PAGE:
There’s Always Something New in Antiques
Today I’m sharing a new collectible I discovered thanks to an avid reader who also enjoys fine glassware like the treasures created in the Upper Ohio Valley back in the day.
This time it’s the Erskine Glass Company that I’m talking about. Formerly located at 22nd and Commerce streets, the Wellsburg manufacturer was incorporated in 1919 by John Erskine of Steubenville, Ohio, along with W. Erskine, J. G. Simpson, Robert S. Cain, and D.S. Swaney all of Pittsburgh, Pennsylvania, according to Brooke County genealogy information found on the Internet.
Lamps and novelty items were what this old-time glass company was known for and though I’ve written about antiques for many years now, this is the first-time I came across this company.
The lamp shown in today’s column is a beauty and is in perfect condition. Featuring an embossed and frosted glass parlor lamp style, it includes brass detailing and the typical glass chimney in the middle of the fluted edge, decorative shade with painted yellow roses. Sometimes this is referred to as a “Gone With the Wind” style lamp.
The Erskine factory turned out countless lamps and novelty items. Erskine didn’t go out of business till the 1975 from what I could discover and William Erskine, Jr. was president of the company at that time.
Another interesting fact I learned is that Brooke County, in the past, had 40 glass factories and glass decorating shops in business from 1813 to 1975. The first glass factory built in Wellsburg after the Civil War was the Riverside Glass House in 1879.
Of course, this information prompted a call to the Brooke County Public Library which referred me to local historian, Ruby Greathouse.
Greathouse is active in Brooke County historical efforts. She serves as a volunteer curator of sorts at the Brooke County Historical Museum and Culture Center, located at 704 Charles St., Wellsburg.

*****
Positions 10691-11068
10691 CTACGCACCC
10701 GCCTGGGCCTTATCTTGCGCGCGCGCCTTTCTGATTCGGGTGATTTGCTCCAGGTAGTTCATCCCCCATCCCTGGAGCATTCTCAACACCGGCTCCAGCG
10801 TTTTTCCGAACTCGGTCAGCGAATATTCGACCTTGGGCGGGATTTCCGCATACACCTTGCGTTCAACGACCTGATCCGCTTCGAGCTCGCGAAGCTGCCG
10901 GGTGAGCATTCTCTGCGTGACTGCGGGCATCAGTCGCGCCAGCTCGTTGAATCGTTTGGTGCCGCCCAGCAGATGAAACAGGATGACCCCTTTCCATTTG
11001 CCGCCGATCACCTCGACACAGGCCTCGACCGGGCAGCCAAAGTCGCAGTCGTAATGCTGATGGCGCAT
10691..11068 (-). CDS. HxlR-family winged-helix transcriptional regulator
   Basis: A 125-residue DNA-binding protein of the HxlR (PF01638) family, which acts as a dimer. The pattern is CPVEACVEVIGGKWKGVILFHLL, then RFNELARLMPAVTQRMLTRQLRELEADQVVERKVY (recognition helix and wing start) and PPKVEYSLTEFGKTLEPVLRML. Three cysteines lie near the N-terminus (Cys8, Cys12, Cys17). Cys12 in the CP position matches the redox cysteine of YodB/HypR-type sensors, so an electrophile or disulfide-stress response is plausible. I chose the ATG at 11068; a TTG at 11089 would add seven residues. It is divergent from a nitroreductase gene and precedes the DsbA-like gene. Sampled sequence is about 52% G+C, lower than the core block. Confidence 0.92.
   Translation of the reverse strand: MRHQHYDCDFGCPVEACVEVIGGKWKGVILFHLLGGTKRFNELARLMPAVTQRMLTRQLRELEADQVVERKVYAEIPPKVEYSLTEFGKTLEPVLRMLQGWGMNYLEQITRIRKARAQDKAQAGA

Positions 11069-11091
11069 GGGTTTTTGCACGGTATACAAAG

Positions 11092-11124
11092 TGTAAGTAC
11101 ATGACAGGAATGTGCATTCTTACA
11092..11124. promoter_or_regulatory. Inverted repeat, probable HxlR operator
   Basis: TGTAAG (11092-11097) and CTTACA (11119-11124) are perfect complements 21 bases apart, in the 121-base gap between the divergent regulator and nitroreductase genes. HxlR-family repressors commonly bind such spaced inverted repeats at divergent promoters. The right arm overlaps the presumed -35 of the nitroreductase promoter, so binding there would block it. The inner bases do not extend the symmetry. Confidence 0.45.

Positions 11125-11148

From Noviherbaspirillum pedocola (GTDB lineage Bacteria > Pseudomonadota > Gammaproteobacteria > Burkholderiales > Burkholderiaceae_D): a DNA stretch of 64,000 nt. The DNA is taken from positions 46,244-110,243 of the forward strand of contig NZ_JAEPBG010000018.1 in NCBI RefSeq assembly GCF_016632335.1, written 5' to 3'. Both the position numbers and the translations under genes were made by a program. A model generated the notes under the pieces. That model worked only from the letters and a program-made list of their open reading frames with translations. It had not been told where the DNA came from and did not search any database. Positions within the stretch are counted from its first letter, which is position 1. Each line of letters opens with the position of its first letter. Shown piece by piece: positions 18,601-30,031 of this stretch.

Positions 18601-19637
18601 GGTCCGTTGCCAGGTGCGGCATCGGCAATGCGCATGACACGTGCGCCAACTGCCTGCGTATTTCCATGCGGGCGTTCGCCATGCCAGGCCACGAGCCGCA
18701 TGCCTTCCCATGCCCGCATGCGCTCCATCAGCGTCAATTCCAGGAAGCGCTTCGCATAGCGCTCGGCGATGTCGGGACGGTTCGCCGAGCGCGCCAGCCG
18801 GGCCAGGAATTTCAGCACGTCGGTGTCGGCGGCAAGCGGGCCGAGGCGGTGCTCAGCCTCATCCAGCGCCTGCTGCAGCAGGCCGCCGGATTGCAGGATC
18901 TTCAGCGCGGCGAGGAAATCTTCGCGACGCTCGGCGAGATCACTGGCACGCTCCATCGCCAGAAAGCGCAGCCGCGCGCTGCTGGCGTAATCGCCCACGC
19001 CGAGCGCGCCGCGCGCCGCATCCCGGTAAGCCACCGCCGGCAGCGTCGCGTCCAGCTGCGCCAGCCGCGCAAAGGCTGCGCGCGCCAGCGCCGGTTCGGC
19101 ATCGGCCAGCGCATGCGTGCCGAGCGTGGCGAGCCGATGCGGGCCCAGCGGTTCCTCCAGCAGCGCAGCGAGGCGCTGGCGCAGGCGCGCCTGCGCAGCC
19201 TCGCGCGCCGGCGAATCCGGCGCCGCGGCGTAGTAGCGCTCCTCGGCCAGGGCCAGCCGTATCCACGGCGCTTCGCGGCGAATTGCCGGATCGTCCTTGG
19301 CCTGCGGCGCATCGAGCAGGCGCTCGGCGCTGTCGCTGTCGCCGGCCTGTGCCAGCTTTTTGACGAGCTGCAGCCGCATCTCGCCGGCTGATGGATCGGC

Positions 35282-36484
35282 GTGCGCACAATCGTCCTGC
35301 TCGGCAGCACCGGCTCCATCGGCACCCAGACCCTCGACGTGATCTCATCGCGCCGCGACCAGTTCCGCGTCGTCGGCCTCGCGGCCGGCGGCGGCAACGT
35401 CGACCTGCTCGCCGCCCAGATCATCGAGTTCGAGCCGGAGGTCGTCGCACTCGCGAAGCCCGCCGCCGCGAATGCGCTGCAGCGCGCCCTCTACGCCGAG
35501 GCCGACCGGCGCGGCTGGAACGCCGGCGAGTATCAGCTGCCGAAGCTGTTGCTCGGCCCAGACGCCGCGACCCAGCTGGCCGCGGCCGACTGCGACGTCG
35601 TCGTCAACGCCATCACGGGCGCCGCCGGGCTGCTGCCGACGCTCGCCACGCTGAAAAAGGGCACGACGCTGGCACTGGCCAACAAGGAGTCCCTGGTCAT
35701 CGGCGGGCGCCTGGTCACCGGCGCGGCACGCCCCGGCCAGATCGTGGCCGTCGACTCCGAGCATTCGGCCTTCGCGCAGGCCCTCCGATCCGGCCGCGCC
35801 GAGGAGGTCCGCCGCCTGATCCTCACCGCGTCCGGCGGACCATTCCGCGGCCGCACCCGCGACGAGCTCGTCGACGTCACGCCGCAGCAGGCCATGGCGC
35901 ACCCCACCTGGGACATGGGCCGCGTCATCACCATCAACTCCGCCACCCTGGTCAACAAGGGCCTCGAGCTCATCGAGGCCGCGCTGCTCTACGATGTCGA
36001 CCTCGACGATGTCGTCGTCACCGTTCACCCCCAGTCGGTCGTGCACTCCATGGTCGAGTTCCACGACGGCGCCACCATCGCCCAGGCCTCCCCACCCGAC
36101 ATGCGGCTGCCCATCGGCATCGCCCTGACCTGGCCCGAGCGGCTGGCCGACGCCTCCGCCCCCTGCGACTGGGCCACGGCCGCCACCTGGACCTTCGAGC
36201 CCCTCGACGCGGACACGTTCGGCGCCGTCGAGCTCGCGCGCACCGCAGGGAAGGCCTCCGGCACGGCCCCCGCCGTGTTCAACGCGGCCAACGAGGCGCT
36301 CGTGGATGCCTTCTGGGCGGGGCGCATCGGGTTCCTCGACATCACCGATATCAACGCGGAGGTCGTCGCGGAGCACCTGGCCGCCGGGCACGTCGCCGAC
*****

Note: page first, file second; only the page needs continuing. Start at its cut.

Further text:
Nine others serve on the museum board with Greathouse, all appointed by the Brooke County Commissioners for a five-year period. The museum’s president is Vickey Gallagher.
“The Erskine Company was heavily into lighting and light fixtures and we have some of the glassware on display at the museum,” added Greathouse. “I remember that the Erskine sales room was called the Lamplighter.”
She bought a lamp by Erskine herself years ago, that is frosted glass with a rose pattern and she’s got it on display at the museum.
“This lamp was always a mystery to me because when you turn it on, the gold rose turns purple. When you turn it off, it goes back to gold. I have no idea what makes this happen.”
According to Greathouse, the Brooke museum has 52 individual display areas in its building, and the Erskine lamp is in the 1890-bedroom display. It also has other novelty pieces of glass produced by Erskine.
The museum’s many displays and treasures include a 1790-era kitchen and a variety of house settings, business and industry section and more. Greathouse describes it as a “life museum.”
“We don’t focus on a certain family or era, we do all facets of life.”
Since Brooke County was founded in 1797, there’s many eras to feature and within walking distance of the Brooke museum, is a log house, a 2003 special project of the Museum Board.
Museum hours are from 1-5 p.m. Thursday, Friday and Saturdays and by appointment. The museum has an active Facebook page for the public to view and can be reached by phone at 304-737-4060.
For comments or suggestions on local treasures to be featured in Antique of the Week, Maureen Zambito can be reached via email at firstname.lastname@example.org or by writing in care of this newspaper.